Phone hacking: The Mirror ruined Steve McFadden’s love life, drove Paul Gascoigne to alcohol but murdered no-one
The phone hacking scandal calls EastEnders actor Steve McFadden. He says Daily Mirror stories while he was romancing co-star Lucy Benjamin (above) “destroyed” their love affair.
McFadden is at the High Court to help the judges decide the amount of compensation to be awarded against Mirror Group Newspapers (MGN). The trial will determine the range of phone hacking and the amount of damages due.
MGN has admitted “an unwarranted and unacceptable intrusion into people’s private lives”. It has set aside £12m for compensation. In July 2014, Trinity Mirror said in its interim statement that it had set aside £4m for phone-hacking civil claims. The price of justice rises.
McFadden tells the High Court that he had thoughts of marrying Benjamin (now known as Lucy Taggart) but the stories gave him second and third thoughts:
“But the biggest factor that stopped me was thinking that Lucy had a big mouth and was giving out information.”
“I now know that messages I left for Lucy must have been heard by MGN’s journalists. Although I find this appalling, in some senses, I am relieved to finally know why and how so much information came out about me and Lucy. The sad thing is that you can’t turn back the clock on what I thought and accused Lucy of at the time, which was that she was betraying me.”
Doesn’t that say more about him than the Mirror?
McFadden added that Lucy blamed the tabloid paper for “putting her out of work” and making her “unemployable”. He thinks “she was right!”
Incidentally, the Mirror makes not a single menion of phone hacking in today’s newspaper. But, then, neigther does the Sun.
Others in the witness box are Coronation Street star Shobna Gulati, EastEnders star Shane Richie, Sadie Frost, the BBC creative director Alan Yentob, and TV producer Robert Ashwortt, Lucy Taggart and flight attendant Lauren Alcorn (an ex-girlfriend of footballer Rio Ferdinand). She has told the court:
“I was just a very young girl, living with my mum, as my father had passed away the year before. My relationship with Rio was on and off for several years until about 2006. During this time, Rio also had a relationship with his now wife, who is also the mother of his children.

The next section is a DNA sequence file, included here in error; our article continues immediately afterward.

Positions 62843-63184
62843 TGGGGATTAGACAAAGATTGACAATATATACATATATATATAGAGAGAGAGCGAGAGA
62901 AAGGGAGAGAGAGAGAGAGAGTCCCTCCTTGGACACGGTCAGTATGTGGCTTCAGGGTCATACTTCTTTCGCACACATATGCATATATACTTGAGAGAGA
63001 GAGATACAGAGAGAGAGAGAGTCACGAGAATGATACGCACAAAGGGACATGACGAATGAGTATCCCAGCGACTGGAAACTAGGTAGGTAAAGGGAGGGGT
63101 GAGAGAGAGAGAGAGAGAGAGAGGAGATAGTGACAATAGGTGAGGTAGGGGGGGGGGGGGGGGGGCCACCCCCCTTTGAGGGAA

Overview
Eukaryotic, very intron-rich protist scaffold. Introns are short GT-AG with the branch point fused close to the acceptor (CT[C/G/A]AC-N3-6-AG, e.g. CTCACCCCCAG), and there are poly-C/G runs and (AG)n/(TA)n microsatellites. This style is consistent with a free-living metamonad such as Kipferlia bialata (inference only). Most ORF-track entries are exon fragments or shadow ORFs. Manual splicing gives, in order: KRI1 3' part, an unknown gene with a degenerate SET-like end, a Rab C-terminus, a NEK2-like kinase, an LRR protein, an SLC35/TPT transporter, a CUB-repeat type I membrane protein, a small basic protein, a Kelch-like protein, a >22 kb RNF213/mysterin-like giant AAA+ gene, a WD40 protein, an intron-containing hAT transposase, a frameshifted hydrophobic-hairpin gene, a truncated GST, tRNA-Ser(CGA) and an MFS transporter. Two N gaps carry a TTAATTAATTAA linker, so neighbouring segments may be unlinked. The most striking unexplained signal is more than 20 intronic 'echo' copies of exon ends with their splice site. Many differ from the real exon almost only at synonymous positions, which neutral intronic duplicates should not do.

“Looking back on it now with the benefit of hindsight, that period represents a time in my life that I regret and am very embarrassed about.
“However, I was a young, naive and emotionally vulnerable 19-year-old who got wrapped up with a young man that I thought had feelings for me and vice versa.
“I have never wanted any publicity and see myself as a private individual although I was eventually forced into the public eye because of what happened to me…
“I think it’s quite shocking really to see the extent of it. I’m a very private person and I never never wanted to be in the public eye. Even walking into court today is my worst nightmare.
“To know that all my personal information is being listened to over so many years, such private and personal things – talking about my father, things which wouldn’t have been of interest of anybody – were being listened to.”
Also on the stand is Paul Gascoigne, the former England and Spurs footballer whose life has been tabloid fodder for decades.
He says he fell out with his fmaily after suspecting them of sellign stories on him:
“I knew my phone was getting hacked, I could tell. And someone was listening to my conversations and where I was going and that and so I went to the spy shop in London. I spent about £60,000 on gadgets,”
He says the hacking was so bad it’s little wonder he became an alcoholic.
As for the journalists, the Press Gazette adds up:
Eight national newspaper Trinity Mirror journalists have been arrested under police operations stemming from the phone-hacking scandal.
Four were arrested over alleged phone-hacking and remain on bail. Dan Evans pleaded guilty to phone-hacking at the Sunday Mirror and News of the World. He admitted to accessing the voicemails of some 200 individuals while he was working at the papers between 2003 and 2010.
Two other former Mirror journalists have been charged – one with conspiracy to commit misconduct in a public office and the other with corruption, conspiracy to commit bribery and conspiracy to cause misconduct in a public office.
The eighth Mirror journalist has been cleared after arrest on suspicion of corruption and conspiracy to cause misconduct in a public office.
Do we feel sorry for them? We should do. Because the hype around phone hacking has been as sensational as the most shouty tabloid headline. It was John Cleese who said with a straight face thgt the guilty are on a par with murderers:
“Builders, accountants, murderers, they’d all like to regulate themselves… The murderers would make a very good case – they’d say we murdered a lot of people, we know people who have murdered people. We really are best qualified to regulate.”
Murder? No. The only thing anyone is trying to kill is press freedom. Hacking is a crime. It’s being punished. But don’t let it be used to support State-backed regulation to silence the Press…